Protests over centuries of racial injustice. Politicians appearing to make decisions with an intent to divide our already fractured nation. The presidential election. And a global pandemic that has seemed to affect every corner of society and laid these problems bare in a starkly polarized light. These are the storylines that dominated the headlines in 2020.
As important (and surreal) as those stories were, they masked some special events that were set to take place last year. Film and music festivals, sporting events like the Olympics, and traditions such as holiday parades were either cancelled, postponed, or had to be toned down. Locally, events took place on Zoom or were rescheduled.
A series of events forced to take a backseat to the madness of 2020, was the commemoration of the 100th anniversary of the 19th amendment which guaranteed that women had a constitutional right to vote.
This brings to mind one of my personal favorite articles of the year. In April, before the murder of George Floyd, before the elections, and before we all realized that the pandemic wasn’t going anywhere anytime soon, I had the opportunity to write about one of the top artists in the world, Lavett Ballard.
Ballard, a professor at RCSJ Cumberland’s Arts and Innovation Center in Millville, as well as Rowan University, was one of the 49 elite artists commissioned to create an artistic cover for TIME Magazine’s 100 Women of the Year.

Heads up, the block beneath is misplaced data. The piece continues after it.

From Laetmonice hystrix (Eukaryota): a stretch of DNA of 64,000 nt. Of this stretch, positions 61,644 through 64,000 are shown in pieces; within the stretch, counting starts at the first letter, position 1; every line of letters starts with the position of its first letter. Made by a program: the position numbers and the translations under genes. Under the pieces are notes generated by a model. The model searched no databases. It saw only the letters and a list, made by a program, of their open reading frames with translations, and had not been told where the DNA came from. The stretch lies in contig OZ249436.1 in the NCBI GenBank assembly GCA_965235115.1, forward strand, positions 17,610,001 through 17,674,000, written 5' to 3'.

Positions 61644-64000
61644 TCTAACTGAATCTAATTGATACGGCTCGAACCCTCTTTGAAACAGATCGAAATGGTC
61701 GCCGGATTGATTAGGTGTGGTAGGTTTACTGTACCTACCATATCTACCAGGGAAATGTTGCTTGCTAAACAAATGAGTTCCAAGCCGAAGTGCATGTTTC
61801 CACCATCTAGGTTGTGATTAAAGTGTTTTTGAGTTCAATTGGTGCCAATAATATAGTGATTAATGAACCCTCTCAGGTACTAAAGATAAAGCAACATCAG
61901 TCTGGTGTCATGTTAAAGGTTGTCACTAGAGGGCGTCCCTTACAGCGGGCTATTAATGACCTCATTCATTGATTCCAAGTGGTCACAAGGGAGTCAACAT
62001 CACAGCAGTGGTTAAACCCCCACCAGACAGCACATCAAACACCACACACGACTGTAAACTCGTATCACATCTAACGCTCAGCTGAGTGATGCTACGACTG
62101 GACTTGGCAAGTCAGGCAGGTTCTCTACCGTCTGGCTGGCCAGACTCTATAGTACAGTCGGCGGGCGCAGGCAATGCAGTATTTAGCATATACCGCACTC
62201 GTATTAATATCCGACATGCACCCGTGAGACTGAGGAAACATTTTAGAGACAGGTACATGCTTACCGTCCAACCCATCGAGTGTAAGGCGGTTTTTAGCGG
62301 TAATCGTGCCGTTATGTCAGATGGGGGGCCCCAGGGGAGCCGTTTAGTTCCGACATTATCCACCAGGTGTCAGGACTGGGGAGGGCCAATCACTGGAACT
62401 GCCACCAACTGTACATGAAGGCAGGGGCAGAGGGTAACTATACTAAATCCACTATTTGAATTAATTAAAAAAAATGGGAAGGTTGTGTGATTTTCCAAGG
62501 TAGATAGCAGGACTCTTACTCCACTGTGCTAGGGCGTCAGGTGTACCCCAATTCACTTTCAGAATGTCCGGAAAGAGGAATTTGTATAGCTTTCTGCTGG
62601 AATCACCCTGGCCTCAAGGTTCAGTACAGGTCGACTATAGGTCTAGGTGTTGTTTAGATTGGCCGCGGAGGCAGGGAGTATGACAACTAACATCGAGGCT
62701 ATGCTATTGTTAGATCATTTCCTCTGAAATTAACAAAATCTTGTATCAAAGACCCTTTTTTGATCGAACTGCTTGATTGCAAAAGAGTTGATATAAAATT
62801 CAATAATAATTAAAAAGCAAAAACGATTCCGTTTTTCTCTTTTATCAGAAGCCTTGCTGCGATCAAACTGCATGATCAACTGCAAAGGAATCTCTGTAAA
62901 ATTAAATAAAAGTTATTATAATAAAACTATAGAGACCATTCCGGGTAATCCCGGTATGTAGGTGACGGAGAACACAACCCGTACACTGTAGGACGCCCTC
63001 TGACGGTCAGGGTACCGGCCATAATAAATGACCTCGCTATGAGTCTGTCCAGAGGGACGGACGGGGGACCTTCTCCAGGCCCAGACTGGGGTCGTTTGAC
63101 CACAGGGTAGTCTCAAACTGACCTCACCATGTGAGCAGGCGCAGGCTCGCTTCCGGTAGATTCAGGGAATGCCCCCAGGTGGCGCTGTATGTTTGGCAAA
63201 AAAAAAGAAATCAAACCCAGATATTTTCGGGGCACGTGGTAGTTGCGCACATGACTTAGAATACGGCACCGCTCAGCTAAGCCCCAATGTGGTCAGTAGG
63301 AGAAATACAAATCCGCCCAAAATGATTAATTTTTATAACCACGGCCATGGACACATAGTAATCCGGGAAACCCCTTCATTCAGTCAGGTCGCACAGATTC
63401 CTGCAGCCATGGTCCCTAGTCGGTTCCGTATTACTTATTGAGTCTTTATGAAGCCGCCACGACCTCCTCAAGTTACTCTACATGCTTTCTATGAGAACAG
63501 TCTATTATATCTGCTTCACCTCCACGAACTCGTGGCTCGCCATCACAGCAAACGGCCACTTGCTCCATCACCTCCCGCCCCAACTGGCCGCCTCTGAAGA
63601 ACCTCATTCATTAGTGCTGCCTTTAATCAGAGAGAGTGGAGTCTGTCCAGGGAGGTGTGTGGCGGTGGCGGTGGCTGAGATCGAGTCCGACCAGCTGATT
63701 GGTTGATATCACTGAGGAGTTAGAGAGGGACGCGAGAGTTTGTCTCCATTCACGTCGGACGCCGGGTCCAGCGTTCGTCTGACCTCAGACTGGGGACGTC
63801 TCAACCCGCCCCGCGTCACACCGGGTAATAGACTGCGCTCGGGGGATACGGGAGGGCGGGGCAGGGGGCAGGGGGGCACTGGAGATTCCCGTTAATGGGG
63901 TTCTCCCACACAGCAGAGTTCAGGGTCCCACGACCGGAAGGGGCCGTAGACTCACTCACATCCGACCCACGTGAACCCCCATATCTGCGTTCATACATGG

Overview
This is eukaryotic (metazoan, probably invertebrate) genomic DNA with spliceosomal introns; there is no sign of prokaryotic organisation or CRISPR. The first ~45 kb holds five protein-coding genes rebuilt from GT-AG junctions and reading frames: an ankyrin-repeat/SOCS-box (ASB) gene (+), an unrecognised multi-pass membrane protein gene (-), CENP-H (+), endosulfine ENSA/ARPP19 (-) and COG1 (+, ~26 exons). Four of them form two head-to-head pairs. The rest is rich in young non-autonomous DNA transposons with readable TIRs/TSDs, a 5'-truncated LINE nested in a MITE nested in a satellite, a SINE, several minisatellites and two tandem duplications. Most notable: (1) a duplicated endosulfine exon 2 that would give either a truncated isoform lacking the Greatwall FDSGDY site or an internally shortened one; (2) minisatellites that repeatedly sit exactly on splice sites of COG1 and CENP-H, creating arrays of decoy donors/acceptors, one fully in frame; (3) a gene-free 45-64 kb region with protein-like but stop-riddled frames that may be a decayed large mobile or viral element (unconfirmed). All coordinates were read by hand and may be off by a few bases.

The 100 Women of the Year is TIME’s way of honoring the intelligent, determined, and graceful women who played a prominent role in helping to elevate humankind.
Unfortunately, Ballard, like many of the women TIME chose to honor, was unable to reap the full benefits of her amazing accomplishment because of the aforementioned major storylines of 2020.
We, here at SNJ Today newspaper, would like to once again congratulate Ballard for being one of the artists selected to create cover art for such a magnanimous event.
We’d also like to congratulate her for being recognized as one of the top artists in the world, with her unique style of using wood as art and helping to spread a little knowledge about AfroFuturism to the masses.
SNJ Today is recelebrating Ballard’s accomplishment by resharing the link to that article, titled “Timeless Perfection” originally published in the April 8, 2020 issue: